U1, U2 - obvious
2 1206 parts on either side of UPDI header - R3, LED1. The end of the diode closer to top of boards is the positive side (ie, the one not marked with the faint green dot on most parts)
2 1206 parts between UPDI header and U1 - (starting from UPDI header) R1, C1
2 1206 parts between regulator and Vin header (starting from edge of board) - F1, C2
1 1206 part on other side of regulator - C3
Unlike other AVR microcontrollers, these new parts are programmed via a "UPDI" singlewire interface instead of the SPI-based ICSP protocol. and you can make a UPDI programmer from any cheap Arduino Nano clone - or an even better, cheaper one from a plain old USB-serial adapter!
The order of the pins on the UPDI header is UPDI-Gnd-Vcc - this means that if the programmer is connected backwards, the board will not be damaged.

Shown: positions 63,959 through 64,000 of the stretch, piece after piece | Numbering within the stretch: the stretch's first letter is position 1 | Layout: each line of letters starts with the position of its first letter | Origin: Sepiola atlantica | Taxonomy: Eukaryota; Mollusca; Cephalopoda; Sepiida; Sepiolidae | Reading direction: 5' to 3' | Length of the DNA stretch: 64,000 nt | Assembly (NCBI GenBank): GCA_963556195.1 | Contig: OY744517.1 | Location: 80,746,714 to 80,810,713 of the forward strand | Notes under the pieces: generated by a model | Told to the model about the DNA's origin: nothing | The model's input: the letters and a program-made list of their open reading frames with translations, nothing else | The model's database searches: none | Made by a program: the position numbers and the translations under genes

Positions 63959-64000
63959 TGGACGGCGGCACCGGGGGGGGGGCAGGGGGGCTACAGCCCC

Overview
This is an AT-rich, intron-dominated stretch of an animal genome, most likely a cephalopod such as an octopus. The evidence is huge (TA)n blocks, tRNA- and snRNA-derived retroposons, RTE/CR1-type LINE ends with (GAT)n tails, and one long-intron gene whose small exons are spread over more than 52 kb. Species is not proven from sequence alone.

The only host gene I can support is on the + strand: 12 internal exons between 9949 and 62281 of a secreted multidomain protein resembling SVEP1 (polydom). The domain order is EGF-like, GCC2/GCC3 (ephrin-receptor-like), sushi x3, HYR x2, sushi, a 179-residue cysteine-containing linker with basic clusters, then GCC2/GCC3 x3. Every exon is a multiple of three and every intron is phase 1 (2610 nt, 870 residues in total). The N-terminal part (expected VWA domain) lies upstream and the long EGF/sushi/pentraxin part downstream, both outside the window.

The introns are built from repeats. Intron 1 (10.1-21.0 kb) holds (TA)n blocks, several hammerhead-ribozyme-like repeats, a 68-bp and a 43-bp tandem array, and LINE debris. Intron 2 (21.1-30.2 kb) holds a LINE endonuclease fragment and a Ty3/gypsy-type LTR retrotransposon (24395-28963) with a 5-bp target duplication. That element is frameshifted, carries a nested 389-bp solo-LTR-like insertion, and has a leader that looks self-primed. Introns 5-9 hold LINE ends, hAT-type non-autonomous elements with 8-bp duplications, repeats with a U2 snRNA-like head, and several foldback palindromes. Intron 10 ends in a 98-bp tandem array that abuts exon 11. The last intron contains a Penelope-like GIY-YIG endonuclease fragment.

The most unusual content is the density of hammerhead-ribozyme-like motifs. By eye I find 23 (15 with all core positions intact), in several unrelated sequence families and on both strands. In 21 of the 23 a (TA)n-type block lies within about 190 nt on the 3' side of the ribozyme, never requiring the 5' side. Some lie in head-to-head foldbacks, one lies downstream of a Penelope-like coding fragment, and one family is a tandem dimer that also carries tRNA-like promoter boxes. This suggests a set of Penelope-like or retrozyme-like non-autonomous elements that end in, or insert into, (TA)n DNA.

Early revisions were assembled with a 4.7k resistor, this is inappropriately high and interferes with some programmers - most notably SerialUPDI/pyupdi (though the direct UPDI pin along the side of the board will work regardless of the resistor value installed here. This went uncorrected on this page (yet nowhere else afaik) for about a year after the problem was recognized mid 2020. 470 is more appropriate. Exact value is not critical (obviously, since I'd been selling assembled boards for a year before someone managed to explain to me why that was wrong) - anything from 220 to 1k is definitely fine, up to 4.7k will work with most but not all programmers, and any programmer with a resistor in series with the UPDI line is fine with a 0-ohm or jumper here. Programmers with no resistance between their output and the wire connected to the UPDI header on this board, however, "ought" to have a resistor here.
Rev. A and later has pads for the autoreset circuit - but it's only practical for a development board when a bootloader is in use.